Last thoughts on John Updike


At night I ride the D or N train (never the waddling, decrepit R) from midtown to 36th street in Brooklyn, New York. If it's past 11pm, the express service ends, and the N negotiates a late-night tangent down through lower Manhattan, crossing under the East river by tunnel. I avoid this, opting for the decidedly less-modern, bridge-faring D. This way I'm granted a perfect five-minute panorama of the city, morning and night. Recently I've been opening the back door and standing on the jostling chain-link platform between N cars to look at the Brooklyn Bridge, governor's island and the Statue of Liberty's reaching blue arm. Riding between cars is illegal. My mother would kill me. 

At night, heading home, I sit facing north to watch the three coloured squares of light that blink from a corner of the Brooklyn shoreline. They appear just after the curtain of Lower East Side apartment buildings is pulled back, revealing the river and the Long Island boroughs. The three rectangle grids of bulbs are bright as headlights, and alternate pattern, colour and shape. They seem to be built onto the side of a building in Williamsburg, just south of the bridge, where Kent ave meets South 9th (fancy apartments, I think). If they're signs, they advertise nothing. I've never seen anything like them: meaningless and specific, broadcasting nonsense patterns to the passengers who sit northwards on the night train.

John Updike shaped the minutia of life into some kind of grand narrative. Arcing baseballs and neon signs for cooking fat weighed equally on his scale, along with the Tappan Zee Bridge, stars and evolution. When I first read his stories, he was a relief to overwhelming teenage existentialism. Updike knew how to explain being a boy, falling in love, staring at neon lights. 

Only upon reading that he had died did I realise why the coloured squares over the East River have made so much sense to me since I moved here several months ago. 

On a November Tuesday, the kind of blowy day that gives you earache, the sign was set in place by eighteen men, the youngest of whom would some day be an internationally known film actor. At three-thirty, an hour and a half before they were supposed to quit, they knocked off and dispersed, because the goddamn job was done. Thus the Spry sign (thus the river, the trees, thus babies and sleep) came to be.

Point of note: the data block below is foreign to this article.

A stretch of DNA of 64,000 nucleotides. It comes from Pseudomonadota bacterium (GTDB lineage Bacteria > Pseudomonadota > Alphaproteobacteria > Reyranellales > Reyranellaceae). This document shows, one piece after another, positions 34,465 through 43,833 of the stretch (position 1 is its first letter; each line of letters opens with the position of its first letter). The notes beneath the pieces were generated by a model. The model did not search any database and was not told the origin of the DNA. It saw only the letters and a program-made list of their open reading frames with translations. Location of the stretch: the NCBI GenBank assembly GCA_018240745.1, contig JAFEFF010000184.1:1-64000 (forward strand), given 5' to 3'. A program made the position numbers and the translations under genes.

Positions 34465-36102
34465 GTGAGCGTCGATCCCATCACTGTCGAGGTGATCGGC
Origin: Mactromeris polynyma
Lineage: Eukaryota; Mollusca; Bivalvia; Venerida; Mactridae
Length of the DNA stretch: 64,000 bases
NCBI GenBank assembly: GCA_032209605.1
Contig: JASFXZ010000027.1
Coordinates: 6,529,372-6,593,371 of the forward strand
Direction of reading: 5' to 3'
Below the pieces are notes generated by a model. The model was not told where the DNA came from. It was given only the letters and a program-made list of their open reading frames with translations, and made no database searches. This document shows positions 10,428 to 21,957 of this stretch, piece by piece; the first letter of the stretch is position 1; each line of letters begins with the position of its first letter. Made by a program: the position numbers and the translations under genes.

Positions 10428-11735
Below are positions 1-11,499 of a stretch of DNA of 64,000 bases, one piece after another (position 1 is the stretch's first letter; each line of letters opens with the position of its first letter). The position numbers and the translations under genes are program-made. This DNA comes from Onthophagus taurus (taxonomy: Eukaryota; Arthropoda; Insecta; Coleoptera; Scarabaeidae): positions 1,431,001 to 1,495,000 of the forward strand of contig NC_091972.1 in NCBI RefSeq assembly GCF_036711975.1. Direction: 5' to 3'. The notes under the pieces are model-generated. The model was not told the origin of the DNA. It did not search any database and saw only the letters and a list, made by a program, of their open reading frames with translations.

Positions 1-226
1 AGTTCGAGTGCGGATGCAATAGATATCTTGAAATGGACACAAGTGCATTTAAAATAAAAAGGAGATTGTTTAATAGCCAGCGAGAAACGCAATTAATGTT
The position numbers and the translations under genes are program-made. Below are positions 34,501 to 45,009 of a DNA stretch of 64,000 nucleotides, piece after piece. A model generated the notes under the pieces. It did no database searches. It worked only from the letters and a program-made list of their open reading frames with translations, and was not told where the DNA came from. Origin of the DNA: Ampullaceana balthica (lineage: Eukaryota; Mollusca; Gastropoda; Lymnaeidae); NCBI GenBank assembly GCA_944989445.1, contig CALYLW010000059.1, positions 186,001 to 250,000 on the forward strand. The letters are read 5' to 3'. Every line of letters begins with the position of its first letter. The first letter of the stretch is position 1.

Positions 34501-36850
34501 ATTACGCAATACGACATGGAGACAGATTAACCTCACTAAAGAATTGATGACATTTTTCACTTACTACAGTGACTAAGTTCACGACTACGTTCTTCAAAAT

Above its winking, the small cities had disappeared. The black of the river was as wide as that of the sky. Reflections sunk in it existed dimly, minutely wrinkled, below the surface. The Spry sign occupied the night with no company beyond the also uncreated but illegible stars.

~ "Toward Evening", John Updike (1956)

I was given his book of early short stories for Christmas in my senior year of high school, and I read this story (still my favourite) that winter. It was something I felt I'd spent a long time trying to find. 

In the summer of 2006 we interviewed Updike for a radio talk-show I worked for in Cambridge, MA. I was sent to meet him in the lobby, and my first thought was that he was far more elderly and birdlike than I had imagined (he is dashing and young on the cover of "The Early Stories"). I'd pictured a cousin, but got a grandfather, and I think I said very little. I worried for his bones when I shook his hand. I walked him to the radio room, where he and the host embraced, and I watched and listened through the glass. 

Soon it was 8pm, sunset in July at the end of an hour-long talk show. Updike was released from the hermetic studio into a New England summer dusk of saturated colour and cooling air. He signed my book and I walked him back to the parking lot. I had assumed that writers, especially the big, American ones, wore flashy Tom Wolfe suits and drove sports cars. John Updike wore a soft V-neck sweater and waved as he drove off in an unwashed minivan. 

With his death I am reminded of the man, but also of the story he wrote that I realise affected me so much when I was younger. The Spry sign is long since gone, but I've found my own on my long rides home over the bridge to Brooklyn, late at night, after a long day.